Photometric counterpart of @[email protected], producing the visual sensation called @[email protected] Typical units are: \(\text{candela}\ \text{m}^{-2}\) (\(\mathrm{nit}\)), \(\text{candela}\ \text{cm}^{-2}\) (\(\mathrm{stilb}\)), \(\mathrm{foot}\ \mathrm{lambert}\) (\(2.426\ \text{nit}\)). As with all photometric quantities, luminance does not refer to a specific @[email protected], but applies to light emitted by a standard source (formerly a 'standard international candle', now a blackbody radiator emitting at the temperature of solidifying platinum, \(2042\ \text{K}\)). Conversion from photometric units to radiometric units (e.g. \(\text{J s}^{-1}\)) requires convolution over @[email protected] of the relative spectral response of the human eye (photopic response tables).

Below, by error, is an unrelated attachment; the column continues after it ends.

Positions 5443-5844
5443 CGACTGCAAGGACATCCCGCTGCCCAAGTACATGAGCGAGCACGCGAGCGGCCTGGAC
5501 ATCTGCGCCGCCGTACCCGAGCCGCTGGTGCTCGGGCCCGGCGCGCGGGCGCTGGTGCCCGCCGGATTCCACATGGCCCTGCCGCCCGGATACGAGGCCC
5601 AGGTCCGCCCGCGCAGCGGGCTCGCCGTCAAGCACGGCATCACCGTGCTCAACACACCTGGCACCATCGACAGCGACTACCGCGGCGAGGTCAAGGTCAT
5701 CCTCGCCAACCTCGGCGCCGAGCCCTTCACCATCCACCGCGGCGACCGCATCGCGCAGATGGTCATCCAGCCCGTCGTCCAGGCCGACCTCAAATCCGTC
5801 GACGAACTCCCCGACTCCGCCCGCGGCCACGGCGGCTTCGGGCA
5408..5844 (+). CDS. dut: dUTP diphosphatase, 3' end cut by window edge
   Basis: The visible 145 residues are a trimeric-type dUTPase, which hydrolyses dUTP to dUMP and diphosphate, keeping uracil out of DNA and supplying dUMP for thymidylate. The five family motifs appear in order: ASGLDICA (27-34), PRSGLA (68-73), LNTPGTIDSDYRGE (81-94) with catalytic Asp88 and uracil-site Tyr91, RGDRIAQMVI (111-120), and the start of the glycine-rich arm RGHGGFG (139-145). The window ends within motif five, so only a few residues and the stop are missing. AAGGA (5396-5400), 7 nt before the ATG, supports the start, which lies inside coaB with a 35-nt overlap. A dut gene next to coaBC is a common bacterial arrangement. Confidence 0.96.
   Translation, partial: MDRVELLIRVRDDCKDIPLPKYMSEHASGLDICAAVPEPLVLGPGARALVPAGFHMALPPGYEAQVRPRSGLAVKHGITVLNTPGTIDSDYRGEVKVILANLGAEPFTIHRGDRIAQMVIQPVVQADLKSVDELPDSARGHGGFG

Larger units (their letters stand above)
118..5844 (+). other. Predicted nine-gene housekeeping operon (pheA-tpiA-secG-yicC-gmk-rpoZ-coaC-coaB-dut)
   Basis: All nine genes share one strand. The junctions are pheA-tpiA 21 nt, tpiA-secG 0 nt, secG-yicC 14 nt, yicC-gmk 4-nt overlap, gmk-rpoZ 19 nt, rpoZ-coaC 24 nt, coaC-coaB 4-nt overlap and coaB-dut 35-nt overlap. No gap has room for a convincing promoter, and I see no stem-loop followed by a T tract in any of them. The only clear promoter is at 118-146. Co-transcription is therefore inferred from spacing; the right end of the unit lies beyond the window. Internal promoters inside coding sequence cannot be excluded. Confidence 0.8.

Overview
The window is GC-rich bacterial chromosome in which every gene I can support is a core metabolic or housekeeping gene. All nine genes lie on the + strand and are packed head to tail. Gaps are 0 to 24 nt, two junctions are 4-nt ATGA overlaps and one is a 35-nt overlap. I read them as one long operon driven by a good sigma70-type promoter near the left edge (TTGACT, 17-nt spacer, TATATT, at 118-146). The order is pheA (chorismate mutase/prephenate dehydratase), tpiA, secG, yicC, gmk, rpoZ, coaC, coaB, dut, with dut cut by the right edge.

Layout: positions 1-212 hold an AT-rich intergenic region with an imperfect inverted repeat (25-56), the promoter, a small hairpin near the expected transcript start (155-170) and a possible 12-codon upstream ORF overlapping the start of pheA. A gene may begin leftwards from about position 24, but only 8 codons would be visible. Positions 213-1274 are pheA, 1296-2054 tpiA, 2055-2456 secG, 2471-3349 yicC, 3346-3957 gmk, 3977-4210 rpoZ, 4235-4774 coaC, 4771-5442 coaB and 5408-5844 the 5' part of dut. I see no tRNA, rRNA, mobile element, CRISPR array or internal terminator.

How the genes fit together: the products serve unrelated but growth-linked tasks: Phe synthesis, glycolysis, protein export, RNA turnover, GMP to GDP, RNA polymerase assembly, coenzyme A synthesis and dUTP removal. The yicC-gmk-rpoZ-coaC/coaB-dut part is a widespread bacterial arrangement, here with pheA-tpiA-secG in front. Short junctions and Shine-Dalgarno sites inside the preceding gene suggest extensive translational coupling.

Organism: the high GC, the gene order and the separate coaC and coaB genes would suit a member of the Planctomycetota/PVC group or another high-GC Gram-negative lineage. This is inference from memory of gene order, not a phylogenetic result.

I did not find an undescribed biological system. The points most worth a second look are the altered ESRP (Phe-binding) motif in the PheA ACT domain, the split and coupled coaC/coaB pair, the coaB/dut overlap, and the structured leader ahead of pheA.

PAC, 1990, 62, 2167. (Glossary of atmospheric chemistry terms (Recommendations 1990)) on page 2199 [Terms] [Paper]